Wednesday, December 05, 2012

Simplicity Misunderstood !

Human thinking is complex... and our brain deals with dynamic, non-linear, multi-dimensional problems everyday. For example, people easily drive on extremely chaotic asian streets, simultaneously appreciating the pretty views around (u know what I mean..), while engaged in a heavy political conversation with another in the car… There is no question human brain is capable… but the question is… why we developers wet our pants when it comes to complexity in user interfaces we create??

Here is my take on it:
People hate 'perceived complexity' 
but love 'power for complexity' !
I know, that statement needs explanation! Here we go... 

Lets take Business Applications. Business applications deal with power/heavy users… and for power users, power to perform complex operations is mandatory. Give them a tool that restricts behavior/imaginations, and usage will just fall off... Need a proof? who thinks Excel is simple? despite criticism, it is still the most valued tool after all..

Ok, now.. What is the difference between 'perceived complexity' and 'power for complexity'? See below screen for a casestudy:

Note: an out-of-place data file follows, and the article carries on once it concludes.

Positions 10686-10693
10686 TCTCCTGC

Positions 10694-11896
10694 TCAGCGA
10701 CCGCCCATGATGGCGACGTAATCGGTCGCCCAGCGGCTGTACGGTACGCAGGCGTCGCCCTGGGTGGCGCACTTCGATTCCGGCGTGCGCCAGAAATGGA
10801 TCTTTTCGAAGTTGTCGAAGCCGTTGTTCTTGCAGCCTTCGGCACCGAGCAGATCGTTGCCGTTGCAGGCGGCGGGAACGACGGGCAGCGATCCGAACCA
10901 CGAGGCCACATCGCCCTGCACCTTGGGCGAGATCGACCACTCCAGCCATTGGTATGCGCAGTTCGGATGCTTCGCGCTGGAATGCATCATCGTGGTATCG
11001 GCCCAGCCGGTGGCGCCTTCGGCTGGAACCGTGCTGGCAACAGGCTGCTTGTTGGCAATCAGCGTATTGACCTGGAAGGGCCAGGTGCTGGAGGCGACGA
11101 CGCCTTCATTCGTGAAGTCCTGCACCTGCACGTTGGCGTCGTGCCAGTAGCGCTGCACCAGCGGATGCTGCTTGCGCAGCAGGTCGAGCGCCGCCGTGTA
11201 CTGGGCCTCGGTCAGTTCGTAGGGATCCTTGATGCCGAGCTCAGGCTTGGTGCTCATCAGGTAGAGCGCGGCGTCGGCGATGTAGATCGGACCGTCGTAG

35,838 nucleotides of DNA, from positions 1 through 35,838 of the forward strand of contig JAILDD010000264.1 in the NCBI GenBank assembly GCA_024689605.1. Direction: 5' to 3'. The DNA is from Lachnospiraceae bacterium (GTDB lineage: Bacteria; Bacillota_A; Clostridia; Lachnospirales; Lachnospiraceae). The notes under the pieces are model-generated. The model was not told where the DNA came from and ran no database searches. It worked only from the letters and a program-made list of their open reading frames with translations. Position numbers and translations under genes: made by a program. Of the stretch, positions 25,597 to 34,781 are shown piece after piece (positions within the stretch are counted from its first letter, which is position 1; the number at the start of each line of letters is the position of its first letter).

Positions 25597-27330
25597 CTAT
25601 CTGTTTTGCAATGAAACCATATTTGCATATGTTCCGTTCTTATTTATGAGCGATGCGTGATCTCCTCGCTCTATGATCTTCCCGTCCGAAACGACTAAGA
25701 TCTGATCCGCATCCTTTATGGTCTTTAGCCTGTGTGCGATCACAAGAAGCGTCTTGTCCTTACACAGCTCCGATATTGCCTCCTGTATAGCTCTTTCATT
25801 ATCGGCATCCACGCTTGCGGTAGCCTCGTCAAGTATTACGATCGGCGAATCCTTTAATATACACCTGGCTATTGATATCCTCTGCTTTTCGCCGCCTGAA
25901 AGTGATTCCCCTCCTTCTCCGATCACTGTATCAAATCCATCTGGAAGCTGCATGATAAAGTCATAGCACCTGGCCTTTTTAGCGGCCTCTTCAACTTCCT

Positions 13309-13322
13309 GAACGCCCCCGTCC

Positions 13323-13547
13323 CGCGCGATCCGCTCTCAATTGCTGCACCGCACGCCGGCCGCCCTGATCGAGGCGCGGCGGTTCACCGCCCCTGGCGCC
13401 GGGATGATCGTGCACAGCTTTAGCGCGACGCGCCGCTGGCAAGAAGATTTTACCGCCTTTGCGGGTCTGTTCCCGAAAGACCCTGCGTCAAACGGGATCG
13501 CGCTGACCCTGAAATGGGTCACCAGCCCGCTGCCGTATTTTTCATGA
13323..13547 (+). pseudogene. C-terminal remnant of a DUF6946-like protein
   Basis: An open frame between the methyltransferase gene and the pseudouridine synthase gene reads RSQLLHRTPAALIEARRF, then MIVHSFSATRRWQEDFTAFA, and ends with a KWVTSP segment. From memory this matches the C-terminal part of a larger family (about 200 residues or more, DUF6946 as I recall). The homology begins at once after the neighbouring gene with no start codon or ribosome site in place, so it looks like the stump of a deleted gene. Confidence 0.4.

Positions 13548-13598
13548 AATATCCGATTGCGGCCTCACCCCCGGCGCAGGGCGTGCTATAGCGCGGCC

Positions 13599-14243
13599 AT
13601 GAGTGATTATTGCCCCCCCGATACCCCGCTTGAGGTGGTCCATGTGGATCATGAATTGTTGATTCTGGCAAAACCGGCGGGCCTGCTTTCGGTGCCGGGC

Problem with above interface is that it's just 'static, linear, single-diminutional' and people perceive it as complex… As per my view, the secret of creating user interfaces which are not perceived as complex, but with 'power for complexity' is hidden in three attributes, the exact ones I mentioned in the first sentence of the post!

  • Make the interface dynamic: By dynamic, I mean the sensitivity of the user state and context. Make the UI relevant to the user by understanding the state of the user and operating environment of the user proactively. Dynamic interfaces help taking most of the perceived complexity away from data oriented screens. See how smart LinkedIn in getting users to complete their CVs... That is a great use of social aspects too. Mobile adaption and new HTML5 capabilities helps web applications here a lot.

  • Make the interactions nonlinear: linear interfaces are navigation centric whereas nonlinear interfaces content centric. Paging and form based traditional UIs are examples for navigation centric UIs. Most of the modern single paged UIs are content centric and present users with relevant content at right time at right place without users performing navigation.

  • Serve with multidimensional content: My favorite .. Multidimensional behavior opens limitless opportunities for rich user interactions. Users are free for imaginations and are helped to best use the brain for creativity. Facet analysis based 'advanced search' interfaces are a good example for this. Multidimensional interfaces can even gamify complex operations and make the users to enjoy use of their brain while better achieving business objectives.

What do you think? Do you have any addition to the above list?

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